Talks & Seminars
Title: Level-3 Friction Ridge Pattern Analysis
Mayank Vatsa, West Virginia University
Date & Time: September 6, 2008 10:30
Venue: Conference Room, 01st floor, 'C' Block, Kanwal Rekhi Building

Fingerprint features have been widely used for verifying the identity of an individual. Automatic fingerprint verification systems use ridge flow patterns and general morphological information for broad classification, and minutiae information for verification. The ridge flow patterns and morphological information are referred to as level-1 features, while ridge endings and bifurcations, also known as minutiae, are referred to as level-2 features. With the availability of high resolution fingerprint sensors, it is now feasible to capture more intricate features such as ridge path deviation, ridge edge features, ridge width and shape, local ridge quality, distance between pores, size and shape of pores, position of pores on the ridge, permanent scars, incipient ridges, and permanent flexure creases. These fine details are characterized as level-3 features and play an important role in matching and improving the verification accuracy.

The main objective of my PhD research is to develop a fast and accurate automated fingerprint verification algorithm that incorporates both level-2 and level-3 features. First, a fast Mumford-Shah curve evolution algorithm is used to extract four level-3 features namely, pores, ridge contours, dots, and incipient ridges. For improving the fingerprint verification performance, we further propose an evidence-theoretic multimodal unification approach using belief functions that takes into account the variability in level-2 and level-3 characteristics. Experimental results and statistical tests on a database of 700 classes show the effectiveness of the proposed algorithms. Compared to existing algorithms, the proposed approach is computationally efficient, and the verification accuracy is not compromised even with partial fingerprints.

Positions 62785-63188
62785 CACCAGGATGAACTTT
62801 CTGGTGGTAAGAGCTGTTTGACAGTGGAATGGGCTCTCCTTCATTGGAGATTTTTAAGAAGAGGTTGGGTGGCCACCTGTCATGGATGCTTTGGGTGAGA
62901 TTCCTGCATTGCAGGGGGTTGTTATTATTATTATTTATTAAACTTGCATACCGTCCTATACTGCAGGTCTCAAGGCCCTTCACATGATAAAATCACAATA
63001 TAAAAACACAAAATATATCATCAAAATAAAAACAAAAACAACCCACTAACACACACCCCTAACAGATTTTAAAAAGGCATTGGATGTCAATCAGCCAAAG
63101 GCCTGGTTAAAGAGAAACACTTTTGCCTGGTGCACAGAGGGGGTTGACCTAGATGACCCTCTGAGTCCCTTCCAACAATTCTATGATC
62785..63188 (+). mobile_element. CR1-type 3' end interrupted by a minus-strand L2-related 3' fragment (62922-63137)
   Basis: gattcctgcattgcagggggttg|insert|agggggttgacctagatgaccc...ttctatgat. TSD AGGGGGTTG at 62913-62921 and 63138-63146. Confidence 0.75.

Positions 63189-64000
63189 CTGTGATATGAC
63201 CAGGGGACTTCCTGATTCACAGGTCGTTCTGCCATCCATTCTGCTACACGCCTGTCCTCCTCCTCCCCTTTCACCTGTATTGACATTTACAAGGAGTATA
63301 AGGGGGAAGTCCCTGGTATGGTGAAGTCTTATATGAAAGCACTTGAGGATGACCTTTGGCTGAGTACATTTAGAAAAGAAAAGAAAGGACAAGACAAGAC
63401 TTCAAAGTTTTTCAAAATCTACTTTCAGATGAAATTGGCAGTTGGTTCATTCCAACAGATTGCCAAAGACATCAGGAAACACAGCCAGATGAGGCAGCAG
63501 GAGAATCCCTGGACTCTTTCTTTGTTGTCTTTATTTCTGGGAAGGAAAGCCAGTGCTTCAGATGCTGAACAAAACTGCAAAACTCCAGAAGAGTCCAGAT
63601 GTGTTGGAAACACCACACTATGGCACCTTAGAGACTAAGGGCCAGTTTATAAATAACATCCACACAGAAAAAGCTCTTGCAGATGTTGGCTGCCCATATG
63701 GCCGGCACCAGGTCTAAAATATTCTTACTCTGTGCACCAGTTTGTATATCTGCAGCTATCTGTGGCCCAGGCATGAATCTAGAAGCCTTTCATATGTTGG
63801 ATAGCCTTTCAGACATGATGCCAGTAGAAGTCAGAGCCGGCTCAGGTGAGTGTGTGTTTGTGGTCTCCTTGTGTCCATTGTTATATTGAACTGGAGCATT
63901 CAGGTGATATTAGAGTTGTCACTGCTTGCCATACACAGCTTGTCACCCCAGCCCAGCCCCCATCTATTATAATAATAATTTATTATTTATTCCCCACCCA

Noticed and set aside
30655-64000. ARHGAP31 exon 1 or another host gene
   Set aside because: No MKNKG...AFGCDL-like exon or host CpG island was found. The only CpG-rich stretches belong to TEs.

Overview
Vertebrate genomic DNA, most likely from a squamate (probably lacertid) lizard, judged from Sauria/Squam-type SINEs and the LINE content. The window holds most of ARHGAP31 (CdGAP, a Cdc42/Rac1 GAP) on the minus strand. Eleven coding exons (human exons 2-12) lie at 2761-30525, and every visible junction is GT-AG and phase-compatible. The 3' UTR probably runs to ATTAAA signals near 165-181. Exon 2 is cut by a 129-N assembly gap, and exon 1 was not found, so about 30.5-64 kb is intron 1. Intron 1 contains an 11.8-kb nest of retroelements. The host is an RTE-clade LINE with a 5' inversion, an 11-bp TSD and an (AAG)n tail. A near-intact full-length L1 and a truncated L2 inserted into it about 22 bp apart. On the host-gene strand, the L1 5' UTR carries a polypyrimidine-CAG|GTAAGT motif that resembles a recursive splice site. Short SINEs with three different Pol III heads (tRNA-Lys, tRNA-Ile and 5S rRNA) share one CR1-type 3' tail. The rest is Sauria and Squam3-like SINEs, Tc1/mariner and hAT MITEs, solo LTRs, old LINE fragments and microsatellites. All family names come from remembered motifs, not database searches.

Speaker Profile:
Mayank Vatsa received the M.S. degree in computer science in 2005 and is currently working toward the Ph.D. degree in computer science at West Virginia University, Morgantown, USA. He was actively involved in the development of a multimodal biometric system, which includes face, fingerprint, signature, and iris recognition at Indian Institute of Technology, Kanpur, India, from July 2002 to July 2004. He has 73 publications in refereed journals, book chapters, and conferences. His current areas of interest include information fusion, biometrics, digital forensics, computer vision, image processing, and belief theory. Mayank is a member of the IEEE, Computer Society and ACM. He is also a member of the Phi Kappa Phi, Tau Beta Pi, Sigma Xi, Upsilon Pi Epsilon, and Eta Kappa Nu honor societies. He was the recipient of four best paper awards.
List of Talks


Faculty CSE IT
Forgot Password
    [+] Sitemap     Feedback